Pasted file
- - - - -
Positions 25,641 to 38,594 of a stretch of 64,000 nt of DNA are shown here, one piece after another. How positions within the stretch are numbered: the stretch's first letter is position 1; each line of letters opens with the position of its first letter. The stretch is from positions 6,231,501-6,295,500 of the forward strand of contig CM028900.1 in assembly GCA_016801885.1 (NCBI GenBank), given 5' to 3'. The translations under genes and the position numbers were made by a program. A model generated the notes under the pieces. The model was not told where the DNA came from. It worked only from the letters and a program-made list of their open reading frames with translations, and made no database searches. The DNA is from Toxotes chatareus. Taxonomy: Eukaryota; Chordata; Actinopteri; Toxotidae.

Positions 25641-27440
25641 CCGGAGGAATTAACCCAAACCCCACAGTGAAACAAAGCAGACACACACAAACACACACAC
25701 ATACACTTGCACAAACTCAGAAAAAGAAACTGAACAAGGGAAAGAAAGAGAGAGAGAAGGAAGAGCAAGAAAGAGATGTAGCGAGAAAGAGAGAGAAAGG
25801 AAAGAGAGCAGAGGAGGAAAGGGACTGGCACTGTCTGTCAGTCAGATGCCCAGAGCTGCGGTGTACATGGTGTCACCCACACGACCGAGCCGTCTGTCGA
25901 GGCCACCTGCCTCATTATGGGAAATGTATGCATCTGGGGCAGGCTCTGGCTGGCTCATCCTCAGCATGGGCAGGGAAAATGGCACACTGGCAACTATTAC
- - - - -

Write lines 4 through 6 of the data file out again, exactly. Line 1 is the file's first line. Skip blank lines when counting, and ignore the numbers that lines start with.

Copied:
25701 ATACACTTGCACAAACTCAGAAAAAGAAACTGAACAAGGGAAAGAAAGAGAGAGAGAAGGAAGAGCAAGAAAGAGATGTAGCGAGAAAGAGAGAGAAAGG
25801 AAAGAGAGCAGAGGAGGAAAGGGACTGGCACTGTCTGTCAGTCAGATGCCCAGAGCTGCGGTGTACATGGTGTCACCCACACGACCGAGCCGTCTGTCGA
25901 GGCCACCTGCCTCATTATGGGAAATGTATGCATCTGGGGCAGGCTCTGGCTGGCTCATCCTCAGCATGGGCAGGGAAAATGGCACACTGGCAACTATTAC